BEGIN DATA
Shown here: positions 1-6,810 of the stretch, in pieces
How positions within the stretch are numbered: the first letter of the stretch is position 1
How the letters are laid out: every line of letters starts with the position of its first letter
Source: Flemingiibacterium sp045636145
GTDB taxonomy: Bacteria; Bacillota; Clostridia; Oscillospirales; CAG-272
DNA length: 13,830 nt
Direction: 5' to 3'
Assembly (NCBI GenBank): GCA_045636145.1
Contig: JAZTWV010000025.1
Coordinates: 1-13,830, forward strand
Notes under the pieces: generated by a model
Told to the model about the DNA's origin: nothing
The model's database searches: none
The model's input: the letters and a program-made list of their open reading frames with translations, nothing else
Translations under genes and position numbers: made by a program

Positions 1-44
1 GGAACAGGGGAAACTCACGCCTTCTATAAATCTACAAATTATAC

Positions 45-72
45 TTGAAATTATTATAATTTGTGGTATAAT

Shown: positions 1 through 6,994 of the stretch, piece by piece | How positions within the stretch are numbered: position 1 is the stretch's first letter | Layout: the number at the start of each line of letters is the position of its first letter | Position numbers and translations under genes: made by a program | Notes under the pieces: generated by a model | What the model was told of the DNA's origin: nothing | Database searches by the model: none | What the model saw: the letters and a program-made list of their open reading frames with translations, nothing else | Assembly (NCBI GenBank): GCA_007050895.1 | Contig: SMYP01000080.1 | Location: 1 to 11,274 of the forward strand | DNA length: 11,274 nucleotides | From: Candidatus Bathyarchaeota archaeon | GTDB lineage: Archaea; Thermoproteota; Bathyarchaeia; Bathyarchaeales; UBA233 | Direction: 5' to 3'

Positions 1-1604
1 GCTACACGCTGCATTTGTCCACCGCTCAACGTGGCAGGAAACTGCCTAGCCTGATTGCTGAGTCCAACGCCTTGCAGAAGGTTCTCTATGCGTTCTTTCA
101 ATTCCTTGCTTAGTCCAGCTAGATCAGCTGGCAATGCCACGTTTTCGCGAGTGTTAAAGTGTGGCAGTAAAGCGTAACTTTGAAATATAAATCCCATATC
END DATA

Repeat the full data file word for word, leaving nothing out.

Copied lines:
Shown here: positions 1-6,810 of the stretch, in pieces
How positions within the stretch are numbered: the first letter of the stretch is position 1
How the letters are laid out: every line of letters starts with the position of its first letter
Source: Flemingiibacterium sp045636145
GTDB taxonomy: Bacteria; Bacillota; Clostridia; Oscillospirales; CAG-272
DNA length: 13,830 nt
Direction: 5' to 3'
Assembly (NCBI GenBank): GCA_045636145.1
Contig: JAZTWV010000025.1
Coordinates: 1-13,830, forward strand
Notes under the pieces: generated by a model
Told to the model about the DNA's origin: nothing
The model's database searches: none
The model's input: the letters and a program-made list of their open reading frames with translations, nothing else
Translations under genes and position numbers: made by a program

Positions 1-44
1 GGAACAGGGGAAACTCACGCCTTCTATAAATCTACAAATTATAC

Positions 45-72
45 TTGAAATTATTATAATTTGTGGTATAAT

Shown: positions 1 through 6,994 of the stretch, piece by piece | How positions within the stretch are numbered: position 1 is the stretch's first letter | Layout: the number at the start of each line of letters is the position of its first letter | Position numbers and translations under genes: made by a program | Notes under the pieces: generated by a model | What the model was told of the DNA's origin: nothing | Database searches by the model: none | What the model saw: the letters and a program-made list of their open reading frames with translations, nothing else | Assembly (NCBI GenBank): GCA_007050895.1 | Contig: SMYP01000080.1 | Location: 1 to 11,274 of the forward strand | DNA length: 11,274 nucleotides | From: Candidatus Bathyarchaeota archaeon | GTDB lineage: Archaea; Thermoproteota; Bathyarchaeia; Bathyarchaeales; UBA233 | Direction: 5' to 3'

Positions 1-1604
1 GCTACACGCTGCATTTGTCCACCGCTCAACGTGGCAGGAAACTGCCTAGCCTGATTGCTGAGTCCAACGCCTTGCAGAAGGTTCTCTATGCGTTCTTTCA
101 ATTCCTTGCTTAGTCCAGCTAGATCAGCTGGCAATGCCACGTTTTCGCGAGTGTTAAAGTGTGGCAGTAAAGCGTAACTTTGAAATATAAATCCCATATC